I have never found thinking in terms of an evolutionary scale helpful
for understanding bird behaviour. It is helpful to have information on
the phylogeny of a species; if two or more species are sufficiently
genetically related you can, theoretically by comparing species,
reconstruct or trace a change over time when certain adaptive traits arose
in a sequence (determining what caused a change is another matter all
together). For various reason some people think some traits are more
evolutionarily advanced (rate them on a scale), and hence draw the
erronous conclusion that the taxonomic groups possessing susch and such
a trait are more advance than those who don't. Although different groups
can be very distinct, there is no reason to conclude that one group is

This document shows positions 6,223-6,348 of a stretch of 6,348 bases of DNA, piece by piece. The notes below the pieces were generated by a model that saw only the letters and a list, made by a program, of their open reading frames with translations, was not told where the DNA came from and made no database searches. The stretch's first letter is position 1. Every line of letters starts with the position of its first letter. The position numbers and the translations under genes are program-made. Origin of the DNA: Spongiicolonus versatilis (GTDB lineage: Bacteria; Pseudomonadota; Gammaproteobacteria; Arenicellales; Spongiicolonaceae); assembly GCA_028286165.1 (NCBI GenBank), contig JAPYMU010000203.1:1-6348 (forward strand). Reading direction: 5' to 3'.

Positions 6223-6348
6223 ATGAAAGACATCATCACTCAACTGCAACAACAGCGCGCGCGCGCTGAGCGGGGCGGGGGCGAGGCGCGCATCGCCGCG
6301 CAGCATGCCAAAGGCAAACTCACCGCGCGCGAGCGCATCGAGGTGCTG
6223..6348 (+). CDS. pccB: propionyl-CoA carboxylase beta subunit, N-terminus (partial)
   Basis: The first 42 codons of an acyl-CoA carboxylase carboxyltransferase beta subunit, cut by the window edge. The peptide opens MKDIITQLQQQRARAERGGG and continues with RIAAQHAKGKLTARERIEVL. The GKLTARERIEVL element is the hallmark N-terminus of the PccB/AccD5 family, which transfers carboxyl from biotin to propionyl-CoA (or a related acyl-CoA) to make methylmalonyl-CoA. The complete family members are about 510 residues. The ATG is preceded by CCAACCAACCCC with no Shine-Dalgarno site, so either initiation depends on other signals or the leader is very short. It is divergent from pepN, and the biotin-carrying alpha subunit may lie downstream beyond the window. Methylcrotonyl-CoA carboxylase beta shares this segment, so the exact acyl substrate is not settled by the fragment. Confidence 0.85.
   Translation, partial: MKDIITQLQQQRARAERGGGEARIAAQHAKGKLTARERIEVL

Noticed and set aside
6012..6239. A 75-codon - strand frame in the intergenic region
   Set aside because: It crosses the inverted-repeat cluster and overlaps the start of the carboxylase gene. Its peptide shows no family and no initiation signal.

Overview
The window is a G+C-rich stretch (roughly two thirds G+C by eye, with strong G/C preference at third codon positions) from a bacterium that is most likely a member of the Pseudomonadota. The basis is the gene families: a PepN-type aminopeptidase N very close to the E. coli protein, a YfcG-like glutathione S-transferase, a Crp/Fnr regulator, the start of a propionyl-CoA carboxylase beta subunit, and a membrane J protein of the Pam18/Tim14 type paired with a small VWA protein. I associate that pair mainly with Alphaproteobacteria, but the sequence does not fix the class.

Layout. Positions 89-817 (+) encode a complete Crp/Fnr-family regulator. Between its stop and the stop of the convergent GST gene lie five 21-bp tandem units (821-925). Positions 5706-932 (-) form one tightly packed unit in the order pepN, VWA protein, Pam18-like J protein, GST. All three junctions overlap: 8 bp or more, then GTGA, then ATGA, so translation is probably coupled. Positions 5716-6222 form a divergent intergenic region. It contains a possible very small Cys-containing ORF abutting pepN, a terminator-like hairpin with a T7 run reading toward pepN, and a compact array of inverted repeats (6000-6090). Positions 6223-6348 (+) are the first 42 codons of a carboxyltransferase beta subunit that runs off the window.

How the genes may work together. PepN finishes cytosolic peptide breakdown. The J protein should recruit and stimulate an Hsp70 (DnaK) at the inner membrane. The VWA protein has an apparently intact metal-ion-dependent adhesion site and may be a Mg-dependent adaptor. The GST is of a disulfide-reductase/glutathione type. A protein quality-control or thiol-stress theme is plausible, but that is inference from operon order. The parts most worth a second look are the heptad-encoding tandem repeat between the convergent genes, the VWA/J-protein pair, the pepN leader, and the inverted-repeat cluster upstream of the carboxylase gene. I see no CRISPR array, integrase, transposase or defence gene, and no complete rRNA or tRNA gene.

more advance than another. Would you agree with my understanding of the
source of the confusion?
Dr. Wm. James Davis, Editor
Interpretive Birding Bulletin
On Tue, 17 Nov 1998, Hugo Phillipps wrote:
> Nigel -
> At 20:53 16/11/1998 +1100, you wrote:
> >Why are Magpies, Ravens, Currawongs and Crows considered to be the most
> >developed on an evolutionary scale?
> What evolutionary scale? Would someone like to define one? Is the concept
> any more than a teleological hangover?
> Cheers, Hugo.
> Hugo Phillipps,
> Birds Australia Conservation & Liaison,
> Australian Bird Research Centre,
> 415 Riversdale Road,
> Hawthorn East, VIC 3123, Australia.
> Tel: (03) 9882 2622. Fax: (03) 9882 2677.
> O/s: +61 3 9882 2622. Fax: +61 3 9882 2677.
> Email: <>
> Web Homepage: http://www.vicnet.net.au/~birdsaus/